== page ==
Oregon Steel Mills (Portland)

Oregon Steel Mills in Portland, Oregon, has been in continuous operation since 1928, and has carried its current name since 1987. Founded by William G. Gilmore, the company produced flat rolled steel for a variety of industrial contractors, and participated in World War II by supplying bulk product for the naval fleet. It was purchased by the Evraz Group S.A., a Russian steel giant, for approximately $2.3 billion in 2007. The company operates today as a subsidiary of the North American division of Evraz.

Oregon Steel Mills operates a number of different separate plants at its main facility, including a large rolling plate mill, a steel tube mill that specializes in spiral pipe for oil and natural gas transport, and a structural tubing mill that makes products for the construction industry. Oregon Steel Mills owns and operates a facility in Colorado known as the Rocky Mountain Steel Subsidiary that has three separate manufacturing locations. The first produces steel rails for the railroad industry, the second makes rods and rebar for construction purposes, and the third manufactures seamless pipes. The Colorado facility became part of the company when it was purchased by Oregon Steel Mills in 1993. Overall, the company employs about 2,000 workers and has annual revenues in excess of $1.2 billion.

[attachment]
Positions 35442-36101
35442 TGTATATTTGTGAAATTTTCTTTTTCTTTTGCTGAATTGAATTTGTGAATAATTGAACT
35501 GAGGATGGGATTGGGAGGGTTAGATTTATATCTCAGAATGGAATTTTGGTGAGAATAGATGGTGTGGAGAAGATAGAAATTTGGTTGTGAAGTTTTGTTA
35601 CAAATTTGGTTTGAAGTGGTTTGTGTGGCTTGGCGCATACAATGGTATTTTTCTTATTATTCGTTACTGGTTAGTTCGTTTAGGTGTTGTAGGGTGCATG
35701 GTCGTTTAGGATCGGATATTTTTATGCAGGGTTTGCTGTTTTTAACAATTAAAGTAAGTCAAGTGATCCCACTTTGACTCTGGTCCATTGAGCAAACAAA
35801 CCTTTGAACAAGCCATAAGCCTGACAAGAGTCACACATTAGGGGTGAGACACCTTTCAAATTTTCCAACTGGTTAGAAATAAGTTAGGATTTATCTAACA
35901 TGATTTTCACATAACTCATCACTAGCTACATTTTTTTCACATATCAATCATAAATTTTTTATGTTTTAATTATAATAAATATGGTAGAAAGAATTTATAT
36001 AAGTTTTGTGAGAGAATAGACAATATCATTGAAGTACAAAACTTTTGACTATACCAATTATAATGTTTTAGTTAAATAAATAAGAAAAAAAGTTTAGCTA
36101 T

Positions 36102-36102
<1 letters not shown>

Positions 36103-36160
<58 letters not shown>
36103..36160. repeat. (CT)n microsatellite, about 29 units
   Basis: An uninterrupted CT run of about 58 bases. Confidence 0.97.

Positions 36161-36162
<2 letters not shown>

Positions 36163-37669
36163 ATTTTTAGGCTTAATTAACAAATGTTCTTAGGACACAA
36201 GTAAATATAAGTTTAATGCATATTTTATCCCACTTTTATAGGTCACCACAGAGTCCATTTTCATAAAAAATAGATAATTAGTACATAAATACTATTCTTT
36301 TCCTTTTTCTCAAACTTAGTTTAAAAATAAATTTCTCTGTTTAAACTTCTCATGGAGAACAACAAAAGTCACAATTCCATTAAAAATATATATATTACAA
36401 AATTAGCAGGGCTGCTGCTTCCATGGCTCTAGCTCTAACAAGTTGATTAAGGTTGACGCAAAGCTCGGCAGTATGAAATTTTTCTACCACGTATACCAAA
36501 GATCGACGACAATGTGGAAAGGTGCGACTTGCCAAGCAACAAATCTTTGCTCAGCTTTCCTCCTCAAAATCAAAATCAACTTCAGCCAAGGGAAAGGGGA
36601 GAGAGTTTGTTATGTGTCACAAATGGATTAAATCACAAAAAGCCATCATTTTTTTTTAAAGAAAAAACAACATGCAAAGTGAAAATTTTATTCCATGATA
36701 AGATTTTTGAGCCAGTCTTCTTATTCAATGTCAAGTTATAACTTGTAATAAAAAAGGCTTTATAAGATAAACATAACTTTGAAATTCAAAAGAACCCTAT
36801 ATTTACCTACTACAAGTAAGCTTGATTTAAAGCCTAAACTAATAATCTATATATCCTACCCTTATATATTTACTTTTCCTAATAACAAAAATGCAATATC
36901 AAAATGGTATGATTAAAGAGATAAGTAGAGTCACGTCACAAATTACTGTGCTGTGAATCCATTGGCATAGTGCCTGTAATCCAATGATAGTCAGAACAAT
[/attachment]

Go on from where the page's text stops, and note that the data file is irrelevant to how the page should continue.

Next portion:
Typical of steel and iron works in the United States and elsewhere, the Oregon Steel Mills facilities once relied heavily on the use of asbestos at its manufacturing facilities. Over a century ago, asbestos was found to be a material that provided excellent insulating qualities and worked extremely wall as a fire retardant. Because it was inexpensive to mine and process, asbestos found its way into the Oregon Steel Mills manufacturing plants as a wrapping for steam pipes and electrical conduit, as a part of fire-resistant wall and ceiling panels, and even part of the clothing worn by factory workers. Asbestos fibers can easily be integrated into gloves, aprons and even masks, and although this proved quite effective as a heat shield, it also meant that asbestos fibers were often free-floating in the confined atmosphere at Oregon Steel Mills indoor facilities. The removal of asbestos from Oregon Steel Mills was a step in the right direction, but former employees may have symptoms of asbestos exposure from decades past.